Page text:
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Auslogics Disk Defrag vs Defraggler

Edit: I wrote this post two and a half years ago. It is no longer relevant. Please don’t read it.


Fragmentation

Just like the cables underneath your desk, things on your hard drive have a tendency to get tangled. Files fragments are scattered and things get harder and harder to find.

Thankfully, Windows has come with its very own Disk defragmenter since Windows 95, but many (faster) alternatives have been made available to the public.

In this review, I will be comparing AusLogic’s Disk Defrag and Piriform’s Defraggler.

User Interface

  • Auslogics Disk Defrag
Image: auslogics.jpg

Auslogics Disk Defrag features a minimalistic design. At the top, your disk drives are listed alphabetically by their drive letters. At the bottom, the selected disk is displayed as a grid.

  • Defraggler
Image: defraggler.jpg

Defraggler’s User Interface is very similar to that of Auslogics Disk Defrag. Drives are listed at the top; a grid is show underneath it. However, Defraggler also shows information about your disk including

  • Used Space
  • Free Space
  • Capacity
  • List of files to be Defragmented
  • A simple file search function

In addition, Defraggler’s window is smaller and takes up less space than that of Auslogic’s.

The program with the best User Interface is
Defraggler

Functionality
The primary purpose of a Disk Defragmenter is to defragment files, however, other functions are always nice.

  • Auslogic’s Disk Defrag

Auslogics functionality is rather limited and simple. Both Auslogics and Defraggler have the ability to defragment single files or folders. They also include options for scheduling defrags and excluding files. But besides these basic functions, AusLogics has very little else to offer.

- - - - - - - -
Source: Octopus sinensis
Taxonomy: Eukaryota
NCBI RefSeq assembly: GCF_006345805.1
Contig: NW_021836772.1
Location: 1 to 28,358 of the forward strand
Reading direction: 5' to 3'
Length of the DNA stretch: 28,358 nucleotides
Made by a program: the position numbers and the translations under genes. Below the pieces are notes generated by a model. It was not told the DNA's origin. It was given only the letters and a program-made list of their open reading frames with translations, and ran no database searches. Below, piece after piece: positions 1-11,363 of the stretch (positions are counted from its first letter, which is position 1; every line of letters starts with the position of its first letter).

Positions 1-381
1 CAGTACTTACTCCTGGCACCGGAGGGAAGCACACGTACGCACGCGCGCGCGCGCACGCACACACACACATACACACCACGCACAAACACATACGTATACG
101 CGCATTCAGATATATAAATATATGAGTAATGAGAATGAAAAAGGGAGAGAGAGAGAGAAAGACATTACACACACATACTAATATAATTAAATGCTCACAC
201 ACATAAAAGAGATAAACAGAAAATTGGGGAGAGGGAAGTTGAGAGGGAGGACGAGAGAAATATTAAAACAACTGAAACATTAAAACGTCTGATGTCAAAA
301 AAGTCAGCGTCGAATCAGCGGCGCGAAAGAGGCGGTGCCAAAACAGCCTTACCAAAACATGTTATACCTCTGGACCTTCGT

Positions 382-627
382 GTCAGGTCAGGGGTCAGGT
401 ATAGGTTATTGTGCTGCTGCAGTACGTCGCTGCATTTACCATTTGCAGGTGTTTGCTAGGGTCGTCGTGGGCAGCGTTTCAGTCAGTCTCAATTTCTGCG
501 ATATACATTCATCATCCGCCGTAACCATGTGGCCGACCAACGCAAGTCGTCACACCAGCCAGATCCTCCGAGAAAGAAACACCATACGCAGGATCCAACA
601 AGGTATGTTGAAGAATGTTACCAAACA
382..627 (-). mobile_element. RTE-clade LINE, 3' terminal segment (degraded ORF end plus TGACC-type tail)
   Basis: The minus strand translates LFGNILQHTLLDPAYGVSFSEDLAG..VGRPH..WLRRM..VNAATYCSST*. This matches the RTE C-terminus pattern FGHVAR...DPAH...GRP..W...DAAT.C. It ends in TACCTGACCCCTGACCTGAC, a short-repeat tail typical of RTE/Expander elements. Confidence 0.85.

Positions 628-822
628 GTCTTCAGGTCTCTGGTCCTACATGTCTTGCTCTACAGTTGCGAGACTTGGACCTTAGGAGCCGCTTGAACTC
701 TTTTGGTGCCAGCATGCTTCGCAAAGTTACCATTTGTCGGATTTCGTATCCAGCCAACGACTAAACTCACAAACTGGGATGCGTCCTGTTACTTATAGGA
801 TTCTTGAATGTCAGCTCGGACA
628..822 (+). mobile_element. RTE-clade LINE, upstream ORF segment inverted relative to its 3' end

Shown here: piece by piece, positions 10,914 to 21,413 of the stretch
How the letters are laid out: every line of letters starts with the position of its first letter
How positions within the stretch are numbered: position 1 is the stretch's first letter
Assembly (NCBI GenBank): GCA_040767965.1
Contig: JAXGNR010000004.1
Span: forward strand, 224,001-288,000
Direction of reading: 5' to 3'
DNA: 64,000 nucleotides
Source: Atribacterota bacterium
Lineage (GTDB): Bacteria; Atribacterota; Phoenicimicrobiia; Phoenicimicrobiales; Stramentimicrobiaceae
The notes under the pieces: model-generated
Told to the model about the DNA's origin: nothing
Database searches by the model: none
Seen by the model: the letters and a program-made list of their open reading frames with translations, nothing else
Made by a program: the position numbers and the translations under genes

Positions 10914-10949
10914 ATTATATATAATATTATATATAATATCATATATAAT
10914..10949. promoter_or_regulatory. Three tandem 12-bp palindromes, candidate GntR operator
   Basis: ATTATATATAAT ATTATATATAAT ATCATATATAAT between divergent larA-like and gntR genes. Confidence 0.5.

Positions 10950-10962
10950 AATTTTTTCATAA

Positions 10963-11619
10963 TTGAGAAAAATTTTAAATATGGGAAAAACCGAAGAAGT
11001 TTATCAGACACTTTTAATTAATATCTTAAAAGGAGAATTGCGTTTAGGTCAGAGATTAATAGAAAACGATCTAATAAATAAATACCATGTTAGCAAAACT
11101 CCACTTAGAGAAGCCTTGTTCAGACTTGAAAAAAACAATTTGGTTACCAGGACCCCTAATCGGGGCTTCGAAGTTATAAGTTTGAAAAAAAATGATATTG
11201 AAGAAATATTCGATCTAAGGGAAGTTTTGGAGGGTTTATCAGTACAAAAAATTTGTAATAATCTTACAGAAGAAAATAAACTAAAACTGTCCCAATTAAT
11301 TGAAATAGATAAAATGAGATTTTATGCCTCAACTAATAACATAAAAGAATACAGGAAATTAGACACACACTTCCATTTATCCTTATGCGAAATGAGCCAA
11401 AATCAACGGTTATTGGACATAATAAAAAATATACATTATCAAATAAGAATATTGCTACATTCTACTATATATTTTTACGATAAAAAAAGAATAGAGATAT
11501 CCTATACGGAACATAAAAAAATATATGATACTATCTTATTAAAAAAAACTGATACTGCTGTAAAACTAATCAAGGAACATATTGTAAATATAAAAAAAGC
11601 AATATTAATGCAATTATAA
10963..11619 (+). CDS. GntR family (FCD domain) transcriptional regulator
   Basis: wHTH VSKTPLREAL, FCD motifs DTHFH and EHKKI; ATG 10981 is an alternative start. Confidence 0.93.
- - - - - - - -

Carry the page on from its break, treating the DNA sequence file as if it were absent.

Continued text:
Image: auslogics2.jpg

Disk Defrag’s settings are simple enough for anybody to use, yet customizable to suit your personal needs.

  • Defraggler

Defragger is teeming with extra tools and options that provide much greater functionality.

Defraggler has a simple search engine to find files on your computer. Their search lets you input both filesnames and sizes to search for.

Image: defraggler2.jpg

Defraggler’s Scheduling options are almost identical to those of Auslogics Disk Defrag. Whichever one you choose, you shouldn’t have any problems scheduling automatic Disk Defrags.

Image: defraggler3.jpg

In terms of Functionality, the clear winner is
Defraggler

Performance
Whew, that was a hard word to spell. It took around 4 times to get “performance” right. One of the most important parts of a Disk Defragmenter is its performance while cleaning up your files. Windows’ built in defragmenter is sluggish and slow. In addition, it takes a great deal of CPU Power and memory to finish a defragmentation, not to mention the bizarre disk activity involved.

In terms of perfomance, I decided to run a little experiment. I ran both Disk Defrag and Defraggler on identical folders of extremely fragmented files.

Auslogics Disk Defrag finished in 19.2 seconds.

Defraggler finished in 24.5 seconds.


So, not a big difference, but Auslogics came out a few seconds ahead.

The winner for the Performance Test is
Auslogics Disk Defrag

I personally use AusLogics Disk Defrag most of the time, as it gets the job done faster. But, Defraggler’s extra funcions and nice GUI are nothing to laugh about. Take your pick~!

Defraggler Main Site

Auslogics Disk Defrag Website

-Roger

8 CommentsAdd one

The Future
Sun, 18 Dec 2016 00:27:01 GMT

Why are you ashamed of this wonderful article? It isn't relevant now but it once clearly was. Maybe. I wouldn't know.

roger
Sun, 05 Feb 2012 18:02:38 GMT

@VanguardLH

Hi there. Thanks for the helpful criticism. The full timestamp of the post is visible when you hover over the "August 28th" date. It appears as a tooltip because of the title attribute. I wrote this over two years ago, and the direction of this blog has since changed.

For one thing, I no longer use Windows, and furthermore, I don't write product reviews or anything of the like anymore.

I'm sorry if this review offended you or anything, I was 14, and it is rather shallow. Thank you for your patience.

VanguardLH